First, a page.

What is growth vs value investing?

Value investing is based on purchasing quality companies at a good price and holding onto these value stocks for the long term. The strategy was first developed in the 1920s. Today, some of the world's most successful investors use this strategy. But value investing is not necessarily for everyone.

Value stocks are usually compared to growth stocks. A large part of the appeal of growth stocks is based on the possibility for rapid increases in earnings and revenue. Growth stocks are often companies in technology and consumer discretionary that some investors believe will outperform the market over time because of their future potential.

Though they possess the highest potential reward, growth stocks (unlike value stocks) are usually associated with higher volatility and therefore higher levels of risk. They generally do not pay dividends and have a higher price-to-earnings (P/E) ratio.

How to start value investing?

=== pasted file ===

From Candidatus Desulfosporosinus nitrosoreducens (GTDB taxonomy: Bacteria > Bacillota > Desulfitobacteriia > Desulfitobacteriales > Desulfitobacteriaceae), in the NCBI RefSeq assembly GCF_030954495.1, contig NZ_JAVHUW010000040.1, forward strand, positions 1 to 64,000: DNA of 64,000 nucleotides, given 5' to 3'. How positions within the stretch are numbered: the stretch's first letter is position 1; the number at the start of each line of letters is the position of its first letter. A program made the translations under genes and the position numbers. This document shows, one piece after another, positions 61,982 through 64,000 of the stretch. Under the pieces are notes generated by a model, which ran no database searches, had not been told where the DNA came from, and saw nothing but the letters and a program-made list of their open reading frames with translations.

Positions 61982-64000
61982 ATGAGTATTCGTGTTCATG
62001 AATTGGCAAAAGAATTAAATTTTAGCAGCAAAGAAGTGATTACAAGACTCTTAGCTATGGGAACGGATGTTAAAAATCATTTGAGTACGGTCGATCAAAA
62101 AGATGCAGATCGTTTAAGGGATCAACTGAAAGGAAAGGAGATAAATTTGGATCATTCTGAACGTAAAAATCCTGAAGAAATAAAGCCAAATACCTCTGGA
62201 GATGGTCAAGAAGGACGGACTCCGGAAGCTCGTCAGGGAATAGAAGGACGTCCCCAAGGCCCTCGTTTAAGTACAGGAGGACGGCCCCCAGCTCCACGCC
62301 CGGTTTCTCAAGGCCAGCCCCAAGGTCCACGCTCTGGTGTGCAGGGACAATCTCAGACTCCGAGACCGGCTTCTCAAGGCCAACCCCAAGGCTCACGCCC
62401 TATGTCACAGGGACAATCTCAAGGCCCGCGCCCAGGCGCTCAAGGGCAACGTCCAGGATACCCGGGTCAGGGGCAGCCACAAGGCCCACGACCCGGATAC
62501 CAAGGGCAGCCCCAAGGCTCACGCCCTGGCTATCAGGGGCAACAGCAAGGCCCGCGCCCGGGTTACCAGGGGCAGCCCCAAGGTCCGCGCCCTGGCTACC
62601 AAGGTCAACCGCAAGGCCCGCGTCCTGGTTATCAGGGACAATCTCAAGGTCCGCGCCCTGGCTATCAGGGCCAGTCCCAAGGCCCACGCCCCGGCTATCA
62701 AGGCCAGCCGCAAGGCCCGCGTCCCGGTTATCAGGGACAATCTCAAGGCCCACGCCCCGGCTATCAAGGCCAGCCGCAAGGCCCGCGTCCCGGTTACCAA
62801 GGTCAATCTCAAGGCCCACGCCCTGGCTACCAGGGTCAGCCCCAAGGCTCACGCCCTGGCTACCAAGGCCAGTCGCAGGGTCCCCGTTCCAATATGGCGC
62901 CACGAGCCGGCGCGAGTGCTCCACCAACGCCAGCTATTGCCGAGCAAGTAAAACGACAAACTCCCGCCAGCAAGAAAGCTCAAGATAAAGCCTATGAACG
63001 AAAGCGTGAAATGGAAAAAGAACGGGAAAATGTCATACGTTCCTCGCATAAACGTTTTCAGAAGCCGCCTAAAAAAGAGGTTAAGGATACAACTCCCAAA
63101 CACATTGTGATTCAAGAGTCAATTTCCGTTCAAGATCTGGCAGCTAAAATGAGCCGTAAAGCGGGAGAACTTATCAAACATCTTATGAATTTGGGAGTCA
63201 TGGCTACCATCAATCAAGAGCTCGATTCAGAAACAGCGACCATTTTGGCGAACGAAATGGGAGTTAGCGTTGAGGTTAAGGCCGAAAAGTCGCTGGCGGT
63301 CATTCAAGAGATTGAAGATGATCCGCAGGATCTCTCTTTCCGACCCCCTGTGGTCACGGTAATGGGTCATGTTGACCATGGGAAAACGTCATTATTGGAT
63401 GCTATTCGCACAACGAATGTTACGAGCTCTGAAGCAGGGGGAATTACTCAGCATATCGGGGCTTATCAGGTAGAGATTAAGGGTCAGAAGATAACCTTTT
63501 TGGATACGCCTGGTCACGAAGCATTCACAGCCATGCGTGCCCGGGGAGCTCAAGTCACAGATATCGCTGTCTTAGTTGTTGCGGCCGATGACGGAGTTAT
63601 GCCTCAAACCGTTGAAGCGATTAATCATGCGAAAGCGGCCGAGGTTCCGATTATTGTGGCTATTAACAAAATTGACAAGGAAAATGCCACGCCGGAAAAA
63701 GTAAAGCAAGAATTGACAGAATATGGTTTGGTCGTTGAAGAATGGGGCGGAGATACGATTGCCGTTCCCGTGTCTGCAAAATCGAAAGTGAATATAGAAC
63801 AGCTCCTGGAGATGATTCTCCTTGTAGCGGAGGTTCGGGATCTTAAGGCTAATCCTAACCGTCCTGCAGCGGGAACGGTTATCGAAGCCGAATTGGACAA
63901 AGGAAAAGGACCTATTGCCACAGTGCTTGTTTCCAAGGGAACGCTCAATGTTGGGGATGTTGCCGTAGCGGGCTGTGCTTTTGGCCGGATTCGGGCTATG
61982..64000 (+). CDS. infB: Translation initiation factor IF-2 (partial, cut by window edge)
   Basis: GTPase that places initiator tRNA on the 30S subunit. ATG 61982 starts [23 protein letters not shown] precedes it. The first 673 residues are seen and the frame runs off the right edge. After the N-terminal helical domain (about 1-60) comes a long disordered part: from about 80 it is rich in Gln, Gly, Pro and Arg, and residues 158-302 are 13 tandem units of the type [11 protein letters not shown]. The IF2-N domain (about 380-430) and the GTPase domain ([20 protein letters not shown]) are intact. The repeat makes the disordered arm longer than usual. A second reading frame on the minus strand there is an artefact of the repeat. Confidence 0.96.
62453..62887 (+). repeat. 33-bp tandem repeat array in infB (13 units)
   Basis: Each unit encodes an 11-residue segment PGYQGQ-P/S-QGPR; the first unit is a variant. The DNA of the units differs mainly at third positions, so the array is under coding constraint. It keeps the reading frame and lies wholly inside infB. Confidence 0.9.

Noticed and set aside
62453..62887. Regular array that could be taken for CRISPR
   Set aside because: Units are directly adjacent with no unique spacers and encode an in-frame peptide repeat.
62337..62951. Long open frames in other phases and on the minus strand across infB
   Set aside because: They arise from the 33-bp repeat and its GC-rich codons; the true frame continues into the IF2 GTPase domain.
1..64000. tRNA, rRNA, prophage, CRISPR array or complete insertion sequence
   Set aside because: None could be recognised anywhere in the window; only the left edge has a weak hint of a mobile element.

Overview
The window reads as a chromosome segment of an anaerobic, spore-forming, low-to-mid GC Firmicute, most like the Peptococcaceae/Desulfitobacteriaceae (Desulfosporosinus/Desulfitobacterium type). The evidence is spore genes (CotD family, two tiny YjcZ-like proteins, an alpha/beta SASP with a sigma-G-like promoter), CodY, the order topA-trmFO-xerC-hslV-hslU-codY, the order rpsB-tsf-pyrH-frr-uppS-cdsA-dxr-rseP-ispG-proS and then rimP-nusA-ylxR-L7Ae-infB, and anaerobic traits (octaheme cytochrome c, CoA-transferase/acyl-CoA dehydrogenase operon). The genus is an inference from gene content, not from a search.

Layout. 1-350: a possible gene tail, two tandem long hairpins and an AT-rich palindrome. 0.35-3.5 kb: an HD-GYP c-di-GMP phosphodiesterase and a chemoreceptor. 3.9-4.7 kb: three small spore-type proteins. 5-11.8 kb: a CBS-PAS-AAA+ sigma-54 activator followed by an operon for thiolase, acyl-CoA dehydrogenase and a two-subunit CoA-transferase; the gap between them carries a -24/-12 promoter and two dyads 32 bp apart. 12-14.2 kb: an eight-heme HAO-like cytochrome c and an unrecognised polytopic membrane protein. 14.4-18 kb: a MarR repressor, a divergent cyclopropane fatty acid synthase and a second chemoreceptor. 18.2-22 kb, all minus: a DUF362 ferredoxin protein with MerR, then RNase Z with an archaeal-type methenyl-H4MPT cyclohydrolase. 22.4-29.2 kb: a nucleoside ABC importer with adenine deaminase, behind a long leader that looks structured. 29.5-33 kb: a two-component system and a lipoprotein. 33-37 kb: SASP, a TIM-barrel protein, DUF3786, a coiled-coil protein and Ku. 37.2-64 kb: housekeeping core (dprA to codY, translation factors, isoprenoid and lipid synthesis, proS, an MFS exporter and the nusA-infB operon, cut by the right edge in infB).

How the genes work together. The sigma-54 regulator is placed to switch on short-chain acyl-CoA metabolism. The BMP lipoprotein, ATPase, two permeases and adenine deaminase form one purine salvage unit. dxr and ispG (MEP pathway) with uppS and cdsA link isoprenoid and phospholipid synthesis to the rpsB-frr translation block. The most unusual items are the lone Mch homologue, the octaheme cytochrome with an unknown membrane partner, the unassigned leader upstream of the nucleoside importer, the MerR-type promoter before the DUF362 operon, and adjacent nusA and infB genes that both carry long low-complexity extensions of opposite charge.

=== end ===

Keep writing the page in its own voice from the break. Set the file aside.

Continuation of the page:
Investors who choose to invest using a value investing strategy have many options available. For those looking for a hands-off approach most investment funds (mutual funds) and ETF firms offer value-themed investments. In general, the word value will be included in the name of the investment.

If you prefer holding individual stocks, then the following list of criteria is a great starting point to begin your search.

Five important indicators to look for in value stocks

  • Price to Earnings (P/E) Ratio. The P/E ratio is a metric that represents the amount that investors are currently willing to pay for a dollar of the company's net profit. It is a useful way to determine a stock's performance over time and compare the value of different stocks in the same sector.
    Price to Earning (P/E) Ratio = Market Share Price / Earnings Per Share